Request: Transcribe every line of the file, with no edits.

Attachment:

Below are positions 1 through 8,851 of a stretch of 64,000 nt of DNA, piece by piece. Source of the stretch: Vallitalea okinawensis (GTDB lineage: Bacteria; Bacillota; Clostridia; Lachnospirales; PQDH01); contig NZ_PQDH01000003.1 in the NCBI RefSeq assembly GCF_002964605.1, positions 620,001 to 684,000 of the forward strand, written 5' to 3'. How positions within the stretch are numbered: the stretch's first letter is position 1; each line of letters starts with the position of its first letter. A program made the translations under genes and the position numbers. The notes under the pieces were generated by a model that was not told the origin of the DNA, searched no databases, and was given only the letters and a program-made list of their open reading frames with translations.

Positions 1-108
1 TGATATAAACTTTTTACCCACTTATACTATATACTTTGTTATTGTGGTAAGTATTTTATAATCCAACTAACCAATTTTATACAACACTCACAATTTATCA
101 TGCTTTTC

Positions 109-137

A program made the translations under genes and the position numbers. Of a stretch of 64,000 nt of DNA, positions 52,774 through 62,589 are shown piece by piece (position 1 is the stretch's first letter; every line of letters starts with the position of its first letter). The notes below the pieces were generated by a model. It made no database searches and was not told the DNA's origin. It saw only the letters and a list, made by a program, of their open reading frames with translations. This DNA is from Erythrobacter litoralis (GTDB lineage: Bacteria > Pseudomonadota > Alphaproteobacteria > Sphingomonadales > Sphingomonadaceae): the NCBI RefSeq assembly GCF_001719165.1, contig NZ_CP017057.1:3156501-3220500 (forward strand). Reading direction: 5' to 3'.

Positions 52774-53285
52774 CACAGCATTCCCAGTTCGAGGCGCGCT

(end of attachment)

Below are positions 1 through 8,851 of a stretch of 64,000 nt of DNA, piece by piece. Source of the stretch: Vallitalea okinawensis (GTDB lineage: Bacteria; Bacillota; Clostridia; Lachnospirales; PQDH01); contig NZ_PQDH01000003.1 in the NCBI RefSeq assembly GCF_002964605.1, positions 620,001 to 684,000 of the forward strand, written 5' to 3'. How positions within the stretch are numbered: the stretch's first letter is position 1; each line of letters starts with the position of its first letter. A program made the translations under genes and the position numbers. The notes under the pieces were generated by a model that was not told the origin of the DNA, searched no databases, and was given only the letters and a program-made list of their open reading frames with translations.

Positions 1-108
1 TGATATAAACTTTTTACCCACTTATACTATATACTTTGTTATTGTGGTAAGTATTTTATAATCCAACTAACCAATTTTATACAACACTCACAATTTATCA
101 TGCTTTTC

Positions 109-137

A program made the translations under genes and the position numbers. Of a stretch of 64,000 nt of DNA, positions 52,774 through 62,589 are shown piece by piece (position 1 is the stretch's first letter; every line of letters starts with the position of its first letter). The notes below the pieces were generated by a model. It made no database searches and was not told the DNA's origin. It saw only the letters and a list, made by a program, of their open reading frames with translations. This DNA is from Erythrobacter litoralis (GTDB lineage: Bacteria > Pseudomonadota > Alphaproteobacteria > Sphingomonadales > Sphingomonadaceae): the NCBI RefSeq assembly GCF_001719165.1, contig NZ_CP017057.1:3156501-3220500 (forward strand). Reading direction: 5' to 3'.

Positions 52774-53285
52774 CACAGCATTCCCAGTTCGAGGCGCGCT